Division of Property with Self-Employed Individuals – How Businesses are Valuated

Division of Property with Self-Employed Individuals

How Businesses are Valuated

Married couples will divide their previously accumulated property when the marriage is over. Partners that are part of a business should divide the value of their shares.

One method to come up with the value of a business is to consider its worth to a third party. In an incorporated business the equity in the physical assets, debts owing to creditors and expected earnings would all be taken into account when determining the value of the business. In Addition, most of the time individuals hire a valuator to consider a business’s worth.

The owner of a business must disclose every detail about the business to accurately value it. This includes providing:

  • Copies of financial statements
  • Tax returns
  • Bank account statements
  • Copies of cheques issued to the owner
  • Lastly, information about any benefits the business owner may have received

Following the valuation, it must be decided how to divide the value. One of the partners may still use cash to buy the other one out, they may transfer other property in the equal value of the business, or they may transfer over their shares in the company.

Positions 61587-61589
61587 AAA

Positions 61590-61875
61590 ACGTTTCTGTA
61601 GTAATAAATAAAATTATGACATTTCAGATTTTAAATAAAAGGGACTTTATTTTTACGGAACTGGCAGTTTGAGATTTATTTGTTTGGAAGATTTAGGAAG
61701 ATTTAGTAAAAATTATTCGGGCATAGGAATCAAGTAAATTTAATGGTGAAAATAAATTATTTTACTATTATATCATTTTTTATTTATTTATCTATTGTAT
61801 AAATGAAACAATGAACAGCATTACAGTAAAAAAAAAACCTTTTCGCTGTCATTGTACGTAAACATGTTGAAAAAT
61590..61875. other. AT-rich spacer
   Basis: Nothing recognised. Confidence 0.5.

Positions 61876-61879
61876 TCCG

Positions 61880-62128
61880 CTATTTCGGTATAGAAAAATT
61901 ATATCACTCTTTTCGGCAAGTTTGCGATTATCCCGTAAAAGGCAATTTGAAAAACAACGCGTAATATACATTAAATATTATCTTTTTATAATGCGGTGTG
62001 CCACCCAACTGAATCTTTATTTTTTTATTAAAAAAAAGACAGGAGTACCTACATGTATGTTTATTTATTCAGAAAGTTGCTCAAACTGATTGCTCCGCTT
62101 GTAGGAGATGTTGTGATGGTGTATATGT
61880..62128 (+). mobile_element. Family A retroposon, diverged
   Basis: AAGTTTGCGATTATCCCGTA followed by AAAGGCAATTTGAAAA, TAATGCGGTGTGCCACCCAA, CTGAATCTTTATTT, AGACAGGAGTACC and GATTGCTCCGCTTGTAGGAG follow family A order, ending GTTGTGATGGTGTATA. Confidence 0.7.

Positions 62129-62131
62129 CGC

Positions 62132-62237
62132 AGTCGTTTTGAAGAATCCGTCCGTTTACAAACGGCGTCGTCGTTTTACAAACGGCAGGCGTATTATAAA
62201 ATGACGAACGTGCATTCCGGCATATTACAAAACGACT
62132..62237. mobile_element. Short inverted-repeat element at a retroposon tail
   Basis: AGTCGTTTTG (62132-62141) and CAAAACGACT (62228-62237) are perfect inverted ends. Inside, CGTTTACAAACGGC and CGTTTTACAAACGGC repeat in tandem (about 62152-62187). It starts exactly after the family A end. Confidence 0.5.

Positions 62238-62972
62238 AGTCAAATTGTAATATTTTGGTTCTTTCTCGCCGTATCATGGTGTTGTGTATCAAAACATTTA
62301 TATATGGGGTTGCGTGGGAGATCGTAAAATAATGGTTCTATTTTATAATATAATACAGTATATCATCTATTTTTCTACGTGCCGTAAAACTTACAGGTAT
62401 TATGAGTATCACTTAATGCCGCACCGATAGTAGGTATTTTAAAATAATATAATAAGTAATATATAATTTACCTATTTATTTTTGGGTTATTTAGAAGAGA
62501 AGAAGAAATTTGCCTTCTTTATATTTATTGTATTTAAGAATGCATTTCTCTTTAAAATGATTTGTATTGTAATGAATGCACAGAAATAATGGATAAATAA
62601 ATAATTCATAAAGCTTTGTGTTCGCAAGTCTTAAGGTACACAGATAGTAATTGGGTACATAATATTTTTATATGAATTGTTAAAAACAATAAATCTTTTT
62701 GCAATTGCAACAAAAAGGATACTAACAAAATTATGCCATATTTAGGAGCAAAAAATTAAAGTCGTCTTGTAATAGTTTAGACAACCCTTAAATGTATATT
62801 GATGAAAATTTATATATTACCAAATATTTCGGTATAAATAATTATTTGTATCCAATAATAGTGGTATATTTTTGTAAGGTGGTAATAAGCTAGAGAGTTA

In the Family Law Act, the equalization of net family properties under Divorce states:

The spouse who has the lesser net family property should receive 50% of the difference between them. In divorces, each partner gets to keep one-half of the property. Partners should consider which property they would rather have, in case of a divorce. Also, spouses can receive payments if they share property and businesses. 

You are not alone if you are going through a divorce or separation, we are here for you. Tailor Law Professional Corporation is a Mississauga family law firm that can help you with your legal needs. Please do not hesitate to contact us at 905-366-0202, or visit our website here.

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